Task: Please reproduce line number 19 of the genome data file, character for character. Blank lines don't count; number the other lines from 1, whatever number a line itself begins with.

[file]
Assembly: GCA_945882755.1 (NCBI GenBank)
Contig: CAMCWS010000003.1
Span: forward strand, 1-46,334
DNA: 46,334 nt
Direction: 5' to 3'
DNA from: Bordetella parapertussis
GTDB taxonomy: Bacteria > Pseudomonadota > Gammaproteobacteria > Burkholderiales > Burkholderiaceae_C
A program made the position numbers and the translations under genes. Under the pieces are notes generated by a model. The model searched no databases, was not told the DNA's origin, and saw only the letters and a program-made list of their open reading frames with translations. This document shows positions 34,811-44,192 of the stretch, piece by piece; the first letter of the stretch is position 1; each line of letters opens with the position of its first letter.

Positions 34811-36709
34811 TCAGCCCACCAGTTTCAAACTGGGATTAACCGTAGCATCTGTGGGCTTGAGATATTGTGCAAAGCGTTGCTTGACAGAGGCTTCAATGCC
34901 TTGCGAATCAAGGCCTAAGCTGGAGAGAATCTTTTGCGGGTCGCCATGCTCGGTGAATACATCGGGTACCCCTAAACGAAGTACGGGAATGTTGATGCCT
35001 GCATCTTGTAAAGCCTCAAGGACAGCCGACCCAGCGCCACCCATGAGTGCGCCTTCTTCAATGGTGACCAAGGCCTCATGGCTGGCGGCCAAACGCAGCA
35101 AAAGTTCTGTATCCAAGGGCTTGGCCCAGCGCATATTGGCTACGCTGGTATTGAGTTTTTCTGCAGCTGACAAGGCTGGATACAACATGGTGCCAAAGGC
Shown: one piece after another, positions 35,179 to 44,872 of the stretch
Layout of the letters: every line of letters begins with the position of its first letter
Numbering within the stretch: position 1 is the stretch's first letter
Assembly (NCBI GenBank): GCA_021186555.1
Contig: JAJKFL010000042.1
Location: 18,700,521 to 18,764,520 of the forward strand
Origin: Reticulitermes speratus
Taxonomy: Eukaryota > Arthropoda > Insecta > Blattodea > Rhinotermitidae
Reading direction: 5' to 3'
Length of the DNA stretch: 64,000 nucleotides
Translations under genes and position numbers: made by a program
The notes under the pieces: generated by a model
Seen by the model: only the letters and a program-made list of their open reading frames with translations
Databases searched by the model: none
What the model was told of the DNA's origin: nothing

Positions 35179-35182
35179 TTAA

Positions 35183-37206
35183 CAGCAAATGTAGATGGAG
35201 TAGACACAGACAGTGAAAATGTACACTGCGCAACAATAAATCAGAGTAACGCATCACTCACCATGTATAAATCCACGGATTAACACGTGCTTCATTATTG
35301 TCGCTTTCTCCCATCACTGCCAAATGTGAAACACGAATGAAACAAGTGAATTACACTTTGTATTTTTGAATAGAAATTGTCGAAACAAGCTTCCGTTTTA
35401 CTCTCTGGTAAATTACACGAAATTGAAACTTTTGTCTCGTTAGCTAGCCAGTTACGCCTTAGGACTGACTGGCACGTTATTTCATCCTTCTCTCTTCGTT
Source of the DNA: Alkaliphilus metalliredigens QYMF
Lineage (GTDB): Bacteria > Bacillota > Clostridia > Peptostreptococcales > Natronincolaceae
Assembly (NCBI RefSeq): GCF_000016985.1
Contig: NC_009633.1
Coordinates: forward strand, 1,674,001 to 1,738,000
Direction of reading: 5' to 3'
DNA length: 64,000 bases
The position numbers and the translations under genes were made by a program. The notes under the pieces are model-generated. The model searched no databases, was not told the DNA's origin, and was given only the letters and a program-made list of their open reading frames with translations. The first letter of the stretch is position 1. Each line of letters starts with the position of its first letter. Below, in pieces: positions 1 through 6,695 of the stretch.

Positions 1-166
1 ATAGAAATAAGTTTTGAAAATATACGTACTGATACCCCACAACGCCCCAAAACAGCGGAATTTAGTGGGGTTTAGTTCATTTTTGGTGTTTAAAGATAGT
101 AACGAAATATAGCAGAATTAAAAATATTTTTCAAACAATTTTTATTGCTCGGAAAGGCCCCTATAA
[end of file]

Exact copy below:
Location: 18,700,521 to 18,764,520 of the forward strand